One of the benefits of being selected as W2W is the reception hosted at the Central library.  Yours will be on February 18th, at 1pm.  What can attendees expect?

JVR:  I'm working hard to make this a lively, entertaining talk.  I'm not going to stand there and drone on.  I'm not going to do any extended readings from the text.  I have pictures about the research, pictures about things that struck me as funny, about going to Italy for the book, and sword-fighting.  So, I hope people will come in.  I guarantee, it won't be too long.  I want to leave them wanting more.  (laughter)

SDLS:  Speaking of wanting more, you will also have a table where you will sell and sign your books at the event, right?  And you will do a Q&A?

JVR:  That's right.  And, if people already have a copy of any of my books, they can bring those as well, and I'll sign them.

SDLS:  The book that we're talking about, which is currently on display in the San Diego Central Library's 51st Annual Local Author Exhibition, is "Lorenzo's Assassin."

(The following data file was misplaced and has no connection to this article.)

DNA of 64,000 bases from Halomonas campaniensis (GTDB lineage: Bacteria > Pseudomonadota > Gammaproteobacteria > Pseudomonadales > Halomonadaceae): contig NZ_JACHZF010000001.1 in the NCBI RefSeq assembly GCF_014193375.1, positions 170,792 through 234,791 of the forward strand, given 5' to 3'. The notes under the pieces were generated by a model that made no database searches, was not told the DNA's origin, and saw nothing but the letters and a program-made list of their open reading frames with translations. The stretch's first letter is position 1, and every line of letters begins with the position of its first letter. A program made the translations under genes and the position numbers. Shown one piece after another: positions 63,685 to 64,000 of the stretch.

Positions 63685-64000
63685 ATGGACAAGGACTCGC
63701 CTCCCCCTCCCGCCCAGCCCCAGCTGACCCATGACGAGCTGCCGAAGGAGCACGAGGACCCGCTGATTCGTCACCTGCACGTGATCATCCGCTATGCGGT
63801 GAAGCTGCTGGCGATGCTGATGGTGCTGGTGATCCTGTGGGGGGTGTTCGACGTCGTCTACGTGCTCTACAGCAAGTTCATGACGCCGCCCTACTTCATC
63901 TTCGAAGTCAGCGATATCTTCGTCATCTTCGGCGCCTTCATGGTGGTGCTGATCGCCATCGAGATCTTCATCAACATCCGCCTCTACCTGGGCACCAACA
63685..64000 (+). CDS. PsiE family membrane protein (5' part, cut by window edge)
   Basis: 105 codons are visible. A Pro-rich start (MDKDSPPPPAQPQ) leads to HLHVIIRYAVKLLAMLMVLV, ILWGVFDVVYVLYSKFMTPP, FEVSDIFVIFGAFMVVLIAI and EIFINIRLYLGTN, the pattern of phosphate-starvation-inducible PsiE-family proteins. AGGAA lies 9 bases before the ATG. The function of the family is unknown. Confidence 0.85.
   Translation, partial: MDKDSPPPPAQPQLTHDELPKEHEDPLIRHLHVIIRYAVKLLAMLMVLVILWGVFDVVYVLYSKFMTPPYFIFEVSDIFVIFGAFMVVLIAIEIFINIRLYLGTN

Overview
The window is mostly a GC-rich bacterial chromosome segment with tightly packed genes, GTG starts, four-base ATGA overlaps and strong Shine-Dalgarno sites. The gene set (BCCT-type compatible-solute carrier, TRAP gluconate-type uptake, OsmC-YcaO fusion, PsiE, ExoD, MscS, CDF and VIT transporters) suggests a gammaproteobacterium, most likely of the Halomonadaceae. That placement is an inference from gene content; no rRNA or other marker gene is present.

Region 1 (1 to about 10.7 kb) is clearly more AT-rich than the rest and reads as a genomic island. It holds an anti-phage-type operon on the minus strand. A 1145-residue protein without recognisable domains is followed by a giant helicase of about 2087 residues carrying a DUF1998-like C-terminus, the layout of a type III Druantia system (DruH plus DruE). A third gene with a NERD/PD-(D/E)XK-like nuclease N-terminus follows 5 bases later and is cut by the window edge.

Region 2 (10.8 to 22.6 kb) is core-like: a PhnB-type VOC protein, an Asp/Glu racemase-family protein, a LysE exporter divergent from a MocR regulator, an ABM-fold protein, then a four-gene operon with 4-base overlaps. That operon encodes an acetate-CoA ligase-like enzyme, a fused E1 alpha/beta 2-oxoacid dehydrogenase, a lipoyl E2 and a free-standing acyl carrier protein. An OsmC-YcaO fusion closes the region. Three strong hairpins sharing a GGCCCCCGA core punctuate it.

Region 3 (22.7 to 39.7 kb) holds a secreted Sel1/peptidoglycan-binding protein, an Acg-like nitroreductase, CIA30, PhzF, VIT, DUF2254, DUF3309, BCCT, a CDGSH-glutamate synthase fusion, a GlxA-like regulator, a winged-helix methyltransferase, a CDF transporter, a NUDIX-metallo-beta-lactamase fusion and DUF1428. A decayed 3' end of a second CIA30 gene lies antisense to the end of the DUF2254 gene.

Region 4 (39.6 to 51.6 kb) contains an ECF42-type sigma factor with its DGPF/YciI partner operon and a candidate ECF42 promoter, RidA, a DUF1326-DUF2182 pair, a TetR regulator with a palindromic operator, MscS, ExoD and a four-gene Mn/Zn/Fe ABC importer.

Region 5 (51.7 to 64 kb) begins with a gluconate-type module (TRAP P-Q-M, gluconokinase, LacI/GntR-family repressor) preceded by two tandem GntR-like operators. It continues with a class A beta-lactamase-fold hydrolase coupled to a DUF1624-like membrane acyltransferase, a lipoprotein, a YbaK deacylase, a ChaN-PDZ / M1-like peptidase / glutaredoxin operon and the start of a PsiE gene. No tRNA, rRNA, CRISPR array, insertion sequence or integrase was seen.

JVR:  That's right.

SDLS:  But, you have also written 2 other novels, "Braver Deeds", and "Prisoner Moon", which you also adapted into a screenplay.

JVR:  Yes.

SDLS:  Before we talk about those 2 novels, I want to talk about "Lorenzo's Assassin", because this is the book that led to your being named a W2W.  Why did you want to write about Pope Sixtus IV, and the plot to murder Lorenzo de Medici?  What drew you to that story?

JVR:  My wife, Pam, and I took our 1st trip to Europe in 2004.  (during that trip) We spent 3 days in Rome, and 1 day in Florence.  I came back with a sort of fetish about Italian history, ancient Rome, and the Italian Renaissance. 

I read a lot on both periods, and listened to a lecture on the Italian Renaissance.  He (the lecturer) mentioned the Pazzi Conspiracy, and the fact that the Pope - Pope Sixtus IV - wanted to assassinate Lorenzo de Medici.  He (Pope Sixtus IV) told his captain of his Apostolic Guard, Giovan Battista de Montesecco, to organize the plot, which was to kill Lorenzo and his brother, Giuliano.  And then he (the lecturer) said the thing that got me.  He said, when the time came to assassinate Lorenzo, at the Duomo under Brunelleschi's Dome, Giovan couldn't do it.  And I said, "Now there's a story!"